Overweight Among Children Younger Than 3 Years in a Low-Income Patient Population: Prevalence in 2010

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Abstract

Objectives.

To examine the prevalence and correlates of overweight and obesity among patients aged 0 to 2 years, and to compare 3 measures of early childhood weight status, weight-for-age, weight-for-length, and body mass index-for-age.

Setting.

Well-child visits in the Philadelphia Health Centers, public community health centers providing primary health care to predominantly low-income residents.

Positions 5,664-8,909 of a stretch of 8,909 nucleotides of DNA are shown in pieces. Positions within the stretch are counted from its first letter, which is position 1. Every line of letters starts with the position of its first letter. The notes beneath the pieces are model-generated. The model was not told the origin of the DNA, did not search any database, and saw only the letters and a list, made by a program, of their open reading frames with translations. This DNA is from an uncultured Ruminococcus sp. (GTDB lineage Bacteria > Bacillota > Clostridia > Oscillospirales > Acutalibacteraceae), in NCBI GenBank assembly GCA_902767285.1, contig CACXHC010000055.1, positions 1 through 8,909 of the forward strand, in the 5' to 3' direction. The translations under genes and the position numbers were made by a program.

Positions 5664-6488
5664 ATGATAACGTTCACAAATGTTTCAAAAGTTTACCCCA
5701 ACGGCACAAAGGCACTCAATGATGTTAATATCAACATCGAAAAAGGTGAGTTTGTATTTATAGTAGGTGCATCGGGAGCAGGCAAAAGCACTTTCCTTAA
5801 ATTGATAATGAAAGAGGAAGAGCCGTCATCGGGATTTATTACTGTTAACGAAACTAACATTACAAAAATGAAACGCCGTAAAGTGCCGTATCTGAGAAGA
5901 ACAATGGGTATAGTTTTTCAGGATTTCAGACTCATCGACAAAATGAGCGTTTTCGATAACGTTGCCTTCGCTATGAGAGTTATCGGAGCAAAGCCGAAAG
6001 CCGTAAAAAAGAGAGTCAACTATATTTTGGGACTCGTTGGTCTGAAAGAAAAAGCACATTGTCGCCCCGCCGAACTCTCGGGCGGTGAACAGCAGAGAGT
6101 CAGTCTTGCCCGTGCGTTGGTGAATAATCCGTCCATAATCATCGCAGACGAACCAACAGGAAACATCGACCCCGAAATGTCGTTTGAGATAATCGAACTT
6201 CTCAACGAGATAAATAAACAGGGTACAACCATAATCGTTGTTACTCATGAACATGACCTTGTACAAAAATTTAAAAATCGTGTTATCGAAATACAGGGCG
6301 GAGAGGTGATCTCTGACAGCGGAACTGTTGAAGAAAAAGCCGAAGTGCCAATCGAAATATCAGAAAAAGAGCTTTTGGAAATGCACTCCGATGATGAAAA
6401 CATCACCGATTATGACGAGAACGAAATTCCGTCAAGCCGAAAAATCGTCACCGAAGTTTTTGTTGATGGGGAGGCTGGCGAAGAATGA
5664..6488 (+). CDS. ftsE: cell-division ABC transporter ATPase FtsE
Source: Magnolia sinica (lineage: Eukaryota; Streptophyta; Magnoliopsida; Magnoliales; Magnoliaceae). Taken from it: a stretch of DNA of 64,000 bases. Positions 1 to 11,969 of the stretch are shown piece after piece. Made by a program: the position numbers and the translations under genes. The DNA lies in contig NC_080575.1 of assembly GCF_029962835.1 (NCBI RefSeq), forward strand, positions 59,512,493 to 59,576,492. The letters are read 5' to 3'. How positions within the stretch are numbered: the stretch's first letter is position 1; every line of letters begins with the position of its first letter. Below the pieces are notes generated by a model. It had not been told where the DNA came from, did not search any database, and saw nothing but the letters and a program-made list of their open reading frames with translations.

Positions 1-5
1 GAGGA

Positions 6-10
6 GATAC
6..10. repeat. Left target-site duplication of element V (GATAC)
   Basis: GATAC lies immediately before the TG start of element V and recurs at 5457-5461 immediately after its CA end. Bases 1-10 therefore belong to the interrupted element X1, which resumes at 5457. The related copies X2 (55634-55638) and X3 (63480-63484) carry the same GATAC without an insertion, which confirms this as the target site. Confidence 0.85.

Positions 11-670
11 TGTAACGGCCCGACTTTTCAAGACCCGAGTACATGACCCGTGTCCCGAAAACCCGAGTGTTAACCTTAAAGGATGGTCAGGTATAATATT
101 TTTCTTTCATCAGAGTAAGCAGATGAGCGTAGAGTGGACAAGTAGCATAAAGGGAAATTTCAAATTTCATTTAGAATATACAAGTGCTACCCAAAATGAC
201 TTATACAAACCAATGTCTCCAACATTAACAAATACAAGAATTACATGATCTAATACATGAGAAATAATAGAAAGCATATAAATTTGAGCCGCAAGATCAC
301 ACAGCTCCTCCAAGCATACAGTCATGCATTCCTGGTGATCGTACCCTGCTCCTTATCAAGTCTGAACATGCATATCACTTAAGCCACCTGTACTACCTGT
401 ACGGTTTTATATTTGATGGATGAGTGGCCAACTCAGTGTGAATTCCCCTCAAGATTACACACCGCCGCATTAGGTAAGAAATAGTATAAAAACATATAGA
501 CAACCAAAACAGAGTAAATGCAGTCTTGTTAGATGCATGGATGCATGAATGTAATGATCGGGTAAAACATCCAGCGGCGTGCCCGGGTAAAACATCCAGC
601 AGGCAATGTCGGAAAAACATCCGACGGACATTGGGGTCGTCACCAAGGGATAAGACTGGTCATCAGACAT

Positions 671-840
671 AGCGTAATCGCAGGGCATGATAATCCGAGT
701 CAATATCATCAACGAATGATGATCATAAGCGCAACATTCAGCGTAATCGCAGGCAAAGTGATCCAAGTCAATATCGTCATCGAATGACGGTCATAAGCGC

Study design.

Cross-sectional.

Results.

Using the 3 measures, 13% to 16% of boys and 10% to 13% of girls seen during 2010 were classified as high in weight. No consistent associations with feeding method were identified. “Other/unknown” race was consistently associated with higher rates of overweight than the African American reference group. Hispanic girls had higher rates of high weight-for-age and weight-for-length than African American girls.

Conclusion.

Elevated weight status emerges in a significant proportion of very young children, by all of the commonly used weight measures. There is an urgent need for appropriate clinical strategies to prevent and respond to overweight in this age group.

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